Notes from Eastern Sierra meetings

By Deb Murphy

Mono Board of Supervisors

After Ron McMartin and Layton Peterson finished a bidding war on the Mono County-owned property at 71 Davison in Mammoth Lakes, the Mono Board of Supervisors voted unanimously to reject the market value bids, ending at $185,000, and pursue the three affordable housing proposals.

McMartin told the Board he’d intended to come in with an affordable housing bid but “the neighbors weren’t happy” with that concept. That set off both Supervisor Jennifer Halferty and Stacy Corless. Halferty reminded the Board “affordable” is considered 80-percent of the median income. “Affordable housing won’t bring down neighbors’ property values,” she said. Corless was even more direct. “People have said they ‘don’t want those people’ as neighbors. Well guess what, I’m one of those people.”

Neither got any argument from the rest of the board on the property that could end up with four new affordable housing units.

According to County Counsel Stacey Simon, staff will compare and contrast the three proposals and come back to the Board within the next month.

Inyo Board of Supervisors

Ag Commissioner Nate Reade gave Inyo Supervisors an update on the commercial cannabis licensing, including an ETA of the first licenses—possibly next month.
The issue before the Board was what Reade described as a high bar of 80-percent on the weighted scoring system.

Of the first 10 applicants, four failed, two with really low scores. The next batch of 20 applicants are still in the running, with modifications, and should go before the board sometime in February.

Reade recommended staff continue with the scoring—any change would require a change in the cannabis ordinance and suck up more time. Reade has yet to figure out the fee structure—the goal of which is cost neutrality for the County and dependent on the number of licenses issued.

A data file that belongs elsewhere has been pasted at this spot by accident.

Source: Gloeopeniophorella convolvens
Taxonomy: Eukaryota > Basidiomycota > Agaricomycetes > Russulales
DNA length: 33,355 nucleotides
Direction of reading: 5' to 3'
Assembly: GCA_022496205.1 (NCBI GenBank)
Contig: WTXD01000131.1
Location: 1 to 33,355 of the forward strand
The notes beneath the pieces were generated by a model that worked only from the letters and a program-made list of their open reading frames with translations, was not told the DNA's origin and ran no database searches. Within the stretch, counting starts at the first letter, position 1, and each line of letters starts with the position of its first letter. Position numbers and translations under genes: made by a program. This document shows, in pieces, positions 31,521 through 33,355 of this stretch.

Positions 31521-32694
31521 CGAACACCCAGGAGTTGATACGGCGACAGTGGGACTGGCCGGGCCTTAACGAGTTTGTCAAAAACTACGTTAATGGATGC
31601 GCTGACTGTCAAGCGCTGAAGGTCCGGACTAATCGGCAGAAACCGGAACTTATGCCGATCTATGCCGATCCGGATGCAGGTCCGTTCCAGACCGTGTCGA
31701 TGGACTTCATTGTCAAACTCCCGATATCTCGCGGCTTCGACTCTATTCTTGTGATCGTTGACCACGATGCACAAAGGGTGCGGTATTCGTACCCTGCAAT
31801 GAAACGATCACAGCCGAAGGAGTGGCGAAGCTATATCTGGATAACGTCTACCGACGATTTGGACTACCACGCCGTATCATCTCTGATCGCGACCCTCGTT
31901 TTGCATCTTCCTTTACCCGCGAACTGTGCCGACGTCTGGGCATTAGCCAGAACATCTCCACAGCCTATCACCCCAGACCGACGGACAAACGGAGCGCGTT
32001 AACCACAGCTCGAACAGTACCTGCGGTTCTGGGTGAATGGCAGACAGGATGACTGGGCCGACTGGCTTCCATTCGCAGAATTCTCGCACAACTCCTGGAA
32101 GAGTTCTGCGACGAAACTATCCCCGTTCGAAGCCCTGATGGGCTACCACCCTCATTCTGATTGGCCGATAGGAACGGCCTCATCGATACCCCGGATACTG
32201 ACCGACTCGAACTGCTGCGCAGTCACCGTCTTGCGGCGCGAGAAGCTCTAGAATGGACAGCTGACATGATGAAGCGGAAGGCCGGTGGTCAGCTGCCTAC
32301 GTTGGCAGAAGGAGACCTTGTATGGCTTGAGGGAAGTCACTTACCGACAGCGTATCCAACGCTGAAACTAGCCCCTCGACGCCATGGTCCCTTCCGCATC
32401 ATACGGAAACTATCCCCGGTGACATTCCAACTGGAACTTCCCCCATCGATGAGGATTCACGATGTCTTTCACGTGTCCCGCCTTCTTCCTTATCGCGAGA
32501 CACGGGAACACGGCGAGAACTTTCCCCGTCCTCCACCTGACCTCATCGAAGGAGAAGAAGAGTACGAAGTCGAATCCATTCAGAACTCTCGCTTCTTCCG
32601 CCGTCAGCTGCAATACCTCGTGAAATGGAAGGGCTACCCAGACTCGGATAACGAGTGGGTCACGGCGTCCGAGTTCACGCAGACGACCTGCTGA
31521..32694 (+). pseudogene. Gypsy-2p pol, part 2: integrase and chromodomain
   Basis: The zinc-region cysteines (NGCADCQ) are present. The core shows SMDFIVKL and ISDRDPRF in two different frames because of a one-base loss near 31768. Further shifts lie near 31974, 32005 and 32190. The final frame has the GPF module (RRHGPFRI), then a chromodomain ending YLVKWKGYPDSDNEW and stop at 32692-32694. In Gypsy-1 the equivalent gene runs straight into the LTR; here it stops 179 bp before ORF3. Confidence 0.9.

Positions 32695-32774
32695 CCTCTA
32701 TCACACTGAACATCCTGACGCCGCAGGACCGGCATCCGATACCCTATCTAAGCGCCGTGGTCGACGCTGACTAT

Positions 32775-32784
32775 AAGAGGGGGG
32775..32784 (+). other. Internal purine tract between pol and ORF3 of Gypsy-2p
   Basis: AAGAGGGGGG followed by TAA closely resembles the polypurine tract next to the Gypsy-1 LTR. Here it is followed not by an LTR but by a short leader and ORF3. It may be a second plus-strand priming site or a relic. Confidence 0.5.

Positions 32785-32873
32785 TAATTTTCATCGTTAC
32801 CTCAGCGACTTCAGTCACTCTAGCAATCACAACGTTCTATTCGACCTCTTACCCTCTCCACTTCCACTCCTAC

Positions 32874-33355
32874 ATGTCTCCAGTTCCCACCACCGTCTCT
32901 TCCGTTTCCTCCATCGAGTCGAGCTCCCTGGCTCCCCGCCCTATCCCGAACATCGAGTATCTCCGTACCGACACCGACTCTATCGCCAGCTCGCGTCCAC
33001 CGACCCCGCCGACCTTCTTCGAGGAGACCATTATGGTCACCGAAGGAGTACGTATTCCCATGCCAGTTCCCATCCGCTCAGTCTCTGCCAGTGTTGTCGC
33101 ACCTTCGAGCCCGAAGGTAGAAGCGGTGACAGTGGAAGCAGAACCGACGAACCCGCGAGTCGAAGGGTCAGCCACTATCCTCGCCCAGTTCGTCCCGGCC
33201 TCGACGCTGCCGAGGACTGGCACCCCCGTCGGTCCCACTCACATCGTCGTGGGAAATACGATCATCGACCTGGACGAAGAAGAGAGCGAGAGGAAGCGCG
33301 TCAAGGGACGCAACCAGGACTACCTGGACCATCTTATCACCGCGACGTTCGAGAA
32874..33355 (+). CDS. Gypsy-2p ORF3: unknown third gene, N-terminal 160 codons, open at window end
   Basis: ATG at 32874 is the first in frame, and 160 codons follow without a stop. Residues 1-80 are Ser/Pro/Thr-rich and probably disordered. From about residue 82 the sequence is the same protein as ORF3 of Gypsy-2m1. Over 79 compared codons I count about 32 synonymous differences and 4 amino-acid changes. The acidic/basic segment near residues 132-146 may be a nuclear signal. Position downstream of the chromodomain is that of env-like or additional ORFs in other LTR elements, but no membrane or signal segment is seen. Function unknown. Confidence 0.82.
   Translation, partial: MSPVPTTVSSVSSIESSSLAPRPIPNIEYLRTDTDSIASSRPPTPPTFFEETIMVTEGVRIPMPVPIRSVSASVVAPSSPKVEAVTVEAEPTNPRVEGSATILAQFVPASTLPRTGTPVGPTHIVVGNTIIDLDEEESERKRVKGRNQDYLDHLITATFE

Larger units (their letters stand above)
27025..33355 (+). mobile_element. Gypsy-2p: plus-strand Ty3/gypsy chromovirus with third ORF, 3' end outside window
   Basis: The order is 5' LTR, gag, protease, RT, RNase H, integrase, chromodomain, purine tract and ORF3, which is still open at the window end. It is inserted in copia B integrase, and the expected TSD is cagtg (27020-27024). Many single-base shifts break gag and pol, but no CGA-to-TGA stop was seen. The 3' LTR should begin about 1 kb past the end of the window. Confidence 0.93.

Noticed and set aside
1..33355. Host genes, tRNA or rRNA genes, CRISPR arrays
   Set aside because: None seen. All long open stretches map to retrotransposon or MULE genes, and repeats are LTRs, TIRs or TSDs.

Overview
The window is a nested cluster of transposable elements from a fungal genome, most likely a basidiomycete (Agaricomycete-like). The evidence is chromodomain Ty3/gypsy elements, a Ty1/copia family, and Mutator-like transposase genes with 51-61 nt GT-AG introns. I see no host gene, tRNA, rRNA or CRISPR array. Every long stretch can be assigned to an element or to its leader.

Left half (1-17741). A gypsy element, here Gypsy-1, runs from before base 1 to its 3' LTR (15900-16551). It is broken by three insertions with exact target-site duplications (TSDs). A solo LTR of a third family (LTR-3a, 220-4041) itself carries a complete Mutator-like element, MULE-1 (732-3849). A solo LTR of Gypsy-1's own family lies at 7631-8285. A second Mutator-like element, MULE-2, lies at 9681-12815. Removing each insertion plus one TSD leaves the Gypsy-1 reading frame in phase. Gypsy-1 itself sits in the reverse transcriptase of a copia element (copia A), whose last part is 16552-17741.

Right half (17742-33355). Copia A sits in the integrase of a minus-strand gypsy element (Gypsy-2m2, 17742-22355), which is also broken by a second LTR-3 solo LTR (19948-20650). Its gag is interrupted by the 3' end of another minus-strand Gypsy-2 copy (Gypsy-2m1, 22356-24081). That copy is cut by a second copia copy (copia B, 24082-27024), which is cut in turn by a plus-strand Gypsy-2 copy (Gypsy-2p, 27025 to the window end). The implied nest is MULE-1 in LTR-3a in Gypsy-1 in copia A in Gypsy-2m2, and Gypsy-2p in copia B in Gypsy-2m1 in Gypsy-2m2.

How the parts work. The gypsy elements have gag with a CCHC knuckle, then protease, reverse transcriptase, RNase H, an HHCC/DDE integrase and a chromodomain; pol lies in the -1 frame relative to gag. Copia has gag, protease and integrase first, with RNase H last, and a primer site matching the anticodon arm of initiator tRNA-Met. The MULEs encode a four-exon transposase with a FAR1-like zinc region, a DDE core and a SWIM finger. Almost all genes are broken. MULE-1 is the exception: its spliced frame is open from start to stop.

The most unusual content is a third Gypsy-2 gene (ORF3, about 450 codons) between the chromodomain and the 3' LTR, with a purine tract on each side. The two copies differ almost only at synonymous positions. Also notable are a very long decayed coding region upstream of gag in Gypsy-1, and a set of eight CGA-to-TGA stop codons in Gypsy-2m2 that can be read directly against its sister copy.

Once cannabis businesses get their licenses, they still have to through the Planning Department’s Conditional Use Permit process.

Bishop City Council

Bishop City Attorney Ryan Jones will be back before the Council with a fleshed out building code enforcement ordinance. Apparently, the City’s municipal codes include requirements but no teeth for enforcement. “Our goal is to work with owners,” Jones said, as opposed to opening up an income stream of fines.

Potential fines could range from $100 for non-compliance once a notice is sent up to $500 for multiple violations. Currently, the City has a complaint-based system, Jones said, and there are no plans to hire code enforcement staff.

Jones will bring the full ordinance back to the Council at a future meeting.

Easter Side sends forces to fire zones

Bishop City Council member Chris Costello headed to the Camp Fire following Tuesday’s meeting. He will be on site with a team of chaplains to help the community of Paradise deal with their loss.

Water tenders and two volunteer fire fighters from Benton, Mammoth, White Mountain, Big Pine and Bishop are all at the Woolsey Fire in Ventura/Los Angeles Counties.
The death toll of these two fires has reached at least 51.

 

 

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